Rev. Len Walker, senior pastor at the Big Canoe Chapel, has one of several Lionel O-Scale train layouts in Big Canoe. He started his layout in a room over his garage shortly after moving to Big Canoe in January 2012. This four-track layout was designed with a lower height than most layouts so that Len’s nine grandchildren can easily see the trains running and watch the accessories. “My set is designed exclusively for nostalgic purposes. Everything on the layout points to the 30's and 40's,” according to Len.
“I received my first train when I was nine years old, and I still have several of those cars on the layout,” Len said, describing how and when he became interested in model trains as a hobby. The train room has train and other memorabilia that he collected over the years hanging on the walls.
“The layout has several features that the grandchildren love,” said Len. “Their favorite is the Nutcracker Suite—they will watch this over and over and over again and pay no attention to the trains.” This unique accessory features a stage with a curtain that opens to dancers performing parts of the Nutcracker. A rotating stage shows six different acts with the curtain opening and closing between acts. “I saw this in an antique shop in Alexandria, Va. and was impressed by it,” said Len. When he returned home, he found it at one of the O-Scale train suppliers and it now occupies center stage on the layout.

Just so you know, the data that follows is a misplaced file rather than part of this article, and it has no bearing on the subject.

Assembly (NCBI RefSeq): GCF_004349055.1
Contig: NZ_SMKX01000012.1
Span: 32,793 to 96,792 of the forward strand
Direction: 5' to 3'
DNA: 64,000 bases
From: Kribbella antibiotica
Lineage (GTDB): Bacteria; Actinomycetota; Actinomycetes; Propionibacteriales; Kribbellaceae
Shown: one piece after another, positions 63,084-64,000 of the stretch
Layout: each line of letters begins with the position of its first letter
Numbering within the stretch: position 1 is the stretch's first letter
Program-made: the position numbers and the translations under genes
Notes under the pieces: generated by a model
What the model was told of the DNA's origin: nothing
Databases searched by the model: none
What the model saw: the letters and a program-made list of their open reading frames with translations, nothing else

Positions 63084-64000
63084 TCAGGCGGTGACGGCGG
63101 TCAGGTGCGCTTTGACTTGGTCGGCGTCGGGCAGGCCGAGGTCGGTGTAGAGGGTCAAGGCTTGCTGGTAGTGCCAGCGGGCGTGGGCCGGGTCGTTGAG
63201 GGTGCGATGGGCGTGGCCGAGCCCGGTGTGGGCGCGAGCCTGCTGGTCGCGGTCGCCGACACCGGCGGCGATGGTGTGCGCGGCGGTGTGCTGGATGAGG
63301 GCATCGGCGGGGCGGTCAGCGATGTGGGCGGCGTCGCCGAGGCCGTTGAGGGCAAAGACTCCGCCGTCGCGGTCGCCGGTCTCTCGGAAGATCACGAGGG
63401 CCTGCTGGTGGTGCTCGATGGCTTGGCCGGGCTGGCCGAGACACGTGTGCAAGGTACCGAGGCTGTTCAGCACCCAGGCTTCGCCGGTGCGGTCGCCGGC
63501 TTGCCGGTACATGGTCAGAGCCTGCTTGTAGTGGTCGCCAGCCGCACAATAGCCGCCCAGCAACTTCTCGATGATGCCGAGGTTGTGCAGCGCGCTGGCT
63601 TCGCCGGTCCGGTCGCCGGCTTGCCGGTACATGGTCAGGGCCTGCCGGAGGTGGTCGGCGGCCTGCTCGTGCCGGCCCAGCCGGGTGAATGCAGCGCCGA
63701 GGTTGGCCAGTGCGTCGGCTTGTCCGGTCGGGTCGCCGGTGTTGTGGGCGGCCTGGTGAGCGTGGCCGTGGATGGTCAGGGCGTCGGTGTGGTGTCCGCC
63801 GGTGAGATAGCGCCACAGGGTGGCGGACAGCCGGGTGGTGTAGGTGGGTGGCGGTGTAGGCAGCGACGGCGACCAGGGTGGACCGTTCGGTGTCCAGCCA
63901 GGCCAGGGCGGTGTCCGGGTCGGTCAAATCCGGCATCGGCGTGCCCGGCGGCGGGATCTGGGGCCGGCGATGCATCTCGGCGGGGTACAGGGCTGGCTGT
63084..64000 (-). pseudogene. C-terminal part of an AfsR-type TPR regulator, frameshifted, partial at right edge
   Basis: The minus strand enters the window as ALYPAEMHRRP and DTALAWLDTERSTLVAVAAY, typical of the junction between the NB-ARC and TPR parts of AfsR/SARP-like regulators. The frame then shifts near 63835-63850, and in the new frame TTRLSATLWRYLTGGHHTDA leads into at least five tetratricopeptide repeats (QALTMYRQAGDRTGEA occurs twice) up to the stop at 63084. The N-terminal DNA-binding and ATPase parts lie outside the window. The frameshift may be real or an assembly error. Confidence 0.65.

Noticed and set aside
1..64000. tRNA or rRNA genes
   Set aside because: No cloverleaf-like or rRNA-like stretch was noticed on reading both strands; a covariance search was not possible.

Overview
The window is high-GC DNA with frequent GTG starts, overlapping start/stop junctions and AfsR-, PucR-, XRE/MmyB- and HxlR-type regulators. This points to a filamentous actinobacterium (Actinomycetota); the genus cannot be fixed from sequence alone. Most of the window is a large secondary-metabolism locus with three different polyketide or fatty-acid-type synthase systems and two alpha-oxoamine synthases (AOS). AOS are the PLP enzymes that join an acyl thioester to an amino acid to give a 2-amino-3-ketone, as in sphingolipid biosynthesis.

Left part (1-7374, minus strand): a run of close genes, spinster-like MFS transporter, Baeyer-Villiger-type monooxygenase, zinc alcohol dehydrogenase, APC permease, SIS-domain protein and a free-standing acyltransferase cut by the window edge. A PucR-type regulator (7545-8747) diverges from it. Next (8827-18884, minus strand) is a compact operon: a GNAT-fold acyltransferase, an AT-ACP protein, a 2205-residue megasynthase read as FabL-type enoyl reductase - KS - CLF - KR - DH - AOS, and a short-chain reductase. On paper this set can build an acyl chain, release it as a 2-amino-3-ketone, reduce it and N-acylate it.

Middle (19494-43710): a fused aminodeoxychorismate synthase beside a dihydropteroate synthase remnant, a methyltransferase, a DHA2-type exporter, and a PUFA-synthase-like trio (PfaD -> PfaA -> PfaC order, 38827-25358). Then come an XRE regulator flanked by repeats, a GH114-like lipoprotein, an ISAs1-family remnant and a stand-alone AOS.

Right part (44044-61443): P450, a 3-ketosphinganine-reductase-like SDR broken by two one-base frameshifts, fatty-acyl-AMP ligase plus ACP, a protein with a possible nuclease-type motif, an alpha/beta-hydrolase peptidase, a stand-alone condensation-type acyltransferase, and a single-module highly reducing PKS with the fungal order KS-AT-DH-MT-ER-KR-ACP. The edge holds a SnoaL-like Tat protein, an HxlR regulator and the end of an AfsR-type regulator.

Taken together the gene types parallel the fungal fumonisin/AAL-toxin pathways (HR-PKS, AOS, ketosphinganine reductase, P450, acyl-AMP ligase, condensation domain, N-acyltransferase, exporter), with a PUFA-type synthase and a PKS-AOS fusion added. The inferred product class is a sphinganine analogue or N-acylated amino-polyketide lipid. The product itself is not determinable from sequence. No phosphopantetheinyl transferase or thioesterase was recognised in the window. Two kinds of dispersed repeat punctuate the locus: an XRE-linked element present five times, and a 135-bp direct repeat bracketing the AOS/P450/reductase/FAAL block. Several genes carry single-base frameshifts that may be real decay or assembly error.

The other favorite of the grandchildren is Mel’s Diner. “The 1950s diner was modeled after the original San Francisco diner that was featured in ‘American Gaffiti,’ a 1973 film,” said Walker. Len has a Mel’s drive-in sign as one of the memorbilia hanging on the wall behind the layout. A 1957 Chevelot moves into a parking spot from the back of the diner while the waitress comes out to take the order. The waitress then returns to the diner and later comes back with the meal, announcing that it will be $2.50—that was probably a full meal in those days. Anyone up for a Melburger and fries? The drive-in has another waitress who takes orders from a yellow 1955 T-Bird and delivers an equally low priced meal.
At the end of the layout, beside the trolly track, is Main Street. The center piece of the street is the Palace Theater, where “Gone with the Wind” is playing. Shoppers can pick up a prescription at the pharmacy or get a hammer at the hardware store on the way to see the movie. Among the many buildings along the street are a train store, an ice cream shop and a café.
From a train operators’ viewpoint, the control system and the four operating tracks are the focus of the layout. Len uses a Lionel Legacy control system for controlling the trains using a hand-held remote. Traditional model railroad control systems provide power from a transformer directly to the track to control the engine. The Lionel Legacy system controls the engine using digital signals transmitted through the rails to provide more precise control over the engine. Len takes advantage of the control system capability to run any combination of older conventional and newer digital engines on his four tracks.